American News Dec 29, 2020 9:46 PM EST

Michigan Governor vetoes bill extending unemployment benefits, refuses to lift lockdowns

The bill would have provided $220 million in funding to the Unemployment Insurance Trust Fund, which would have pooled funds to help businesses provide financial support for laid-off workers.

Michigan Governor vetoes bill extending unemployment benefits, refuses to lift lockdowns
Noah David Alter Toronto
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Democratic Michigan Governor Gretchen Whitmer vetoed a bill on Tuesday which would have extended unemployment benefits for workers affected by the ongoing coronavirus pandemic, MLive reports.

The bill would have provided $220 million in funding to the Unemployment Insurance Trust Fund, which would have pooled funds to help businesses provide financial support for laid-off workers. The trust fund had $4.6 billion to support workers at the beginning of the pandemic, but has since been depleted to $864 million.

Michigan Republican Party Chairwoman Laura Cox criticized the veto. "First, Governor Whitmer put people out of work with her shutdown orders," Cox said. "Then, through her administration's incompetence, it became almost impossible for out-of-work Michiganders to receive unemployment benefits."

"Now, Whitmer has vetoed extending aid to workers even though her draconian shutdowns continue. Clearly, the 'science' Whitmer is following doesn't include basic economics, and Michigan families are paying the price," Cox finished.

The $220 million was part of a much larger, $465 million relief package which passed the Michigan state legislature with bipartisan support. Whitmer vetoed 11 items within the bill, eliminating over three quarters of the funding approved by the legislature.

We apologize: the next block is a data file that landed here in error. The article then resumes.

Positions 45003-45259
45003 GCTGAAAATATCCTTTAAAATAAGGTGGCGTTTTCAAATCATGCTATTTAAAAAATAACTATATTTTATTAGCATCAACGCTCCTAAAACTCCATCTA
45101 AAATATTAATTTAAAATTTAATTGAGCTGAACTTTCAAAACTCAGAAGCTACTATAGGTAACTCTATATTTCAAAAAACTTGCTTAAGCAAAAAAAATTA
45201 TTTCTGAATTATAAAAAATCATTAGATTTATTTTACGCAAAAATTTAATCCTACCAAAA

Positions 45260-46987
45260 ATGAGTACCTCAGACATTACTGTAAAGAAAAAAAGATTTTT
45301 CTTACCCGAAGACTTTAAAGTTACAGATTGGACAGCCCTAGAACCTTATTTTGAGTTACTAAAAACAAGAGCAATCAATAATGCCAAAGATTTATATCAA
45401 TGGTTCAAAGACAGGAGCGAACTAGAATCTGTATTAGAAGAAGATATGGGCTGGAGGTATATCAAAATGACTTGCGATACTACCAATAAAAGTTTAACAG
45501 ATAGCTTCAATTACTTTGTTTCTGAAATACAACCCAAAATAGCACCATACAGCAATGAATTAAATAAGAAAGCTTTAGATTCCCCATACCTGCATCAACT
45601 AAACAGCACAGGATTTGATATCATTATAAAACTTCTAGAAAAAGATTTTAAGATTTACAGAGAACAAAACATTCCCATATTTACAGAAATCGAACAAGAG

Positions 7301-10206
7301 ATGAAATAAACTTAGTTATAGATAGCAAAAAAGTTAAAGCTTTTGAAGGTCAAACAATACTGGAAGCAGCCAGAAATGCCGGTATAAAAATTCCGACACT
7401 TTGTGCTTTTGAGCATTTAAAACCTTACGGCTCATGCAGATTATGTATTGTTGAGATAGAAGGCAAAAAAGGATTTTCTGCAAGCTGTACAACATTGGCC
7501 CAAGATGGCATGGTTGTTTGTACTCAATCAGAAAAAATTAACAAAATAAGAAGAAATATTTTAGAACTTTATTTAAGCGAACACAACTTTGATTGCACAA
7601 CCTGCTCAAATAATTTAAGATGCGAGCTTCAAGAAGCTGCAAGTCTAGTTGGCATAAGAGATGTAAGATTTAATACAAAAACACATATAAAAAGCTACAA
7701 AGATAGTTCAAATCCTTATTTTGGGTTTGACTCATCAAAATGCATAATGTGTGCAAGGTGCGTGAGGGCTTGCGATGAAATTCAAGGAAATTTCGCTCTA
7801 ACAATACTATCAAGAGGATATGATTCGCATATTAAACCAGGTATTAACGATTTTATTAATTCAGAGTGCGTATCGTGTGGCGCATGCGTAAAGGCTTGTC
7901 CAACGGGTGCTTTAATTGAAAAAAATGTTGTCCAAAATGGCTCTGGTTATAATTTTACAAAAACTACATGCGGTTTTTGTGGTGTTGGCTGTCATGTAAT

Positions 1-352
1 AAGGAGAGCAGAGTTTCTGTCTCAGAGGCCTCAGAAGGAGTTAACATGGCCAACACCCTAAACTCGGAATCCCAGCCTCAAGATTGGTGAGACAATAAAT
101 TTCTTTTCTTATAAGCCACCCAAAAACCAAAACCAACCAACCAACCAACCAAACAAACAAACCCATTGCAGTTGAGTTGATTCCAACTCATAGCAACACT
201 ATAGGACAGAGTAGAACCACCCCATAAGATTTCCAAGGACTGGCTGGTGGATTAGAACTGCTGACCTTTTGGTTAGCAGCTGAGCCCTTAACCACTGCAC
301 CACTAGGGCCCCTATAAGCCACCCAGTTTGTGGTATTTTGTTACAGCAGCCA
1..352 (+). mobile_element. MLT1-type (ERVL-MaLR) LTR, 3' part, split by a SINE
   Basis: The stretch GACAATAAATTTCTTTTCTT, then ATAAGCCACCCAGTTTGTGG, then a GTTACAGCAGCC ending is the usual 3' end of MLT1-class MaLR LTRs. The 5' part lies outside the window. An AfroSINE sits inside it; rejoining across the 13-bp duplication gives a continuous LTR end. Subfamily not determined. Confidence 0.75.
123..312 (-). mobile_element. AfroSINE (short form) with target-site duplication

The items which were not vetoed by Whitmer include $55 million for small businesses, $3.5 million for the entertainment industry, and $45 million in direct payments to unemployed workers. Despite vetoing an expansion of the unemployment trust fund she extended state unemployment insurance by six weeks.

Whitmer defended her decision to veto the unemployment insurance funding, arguing that Republicans did not negotiate them with her office beforehand.

"To be very clear, this will not impact individual workers," Whitmer claimed. "General Fund dollars have got to be used to fund essential services, like vaccines and PPE not to give tax breaks to big businesses right now."

The Unemployment Insurance Trust Fund is typically paid into by employers to support unemployed workers. According to Whitmer, the government dumping money into the fund would effectively serve as a tax break for the businesses which ordinarily pay into it.

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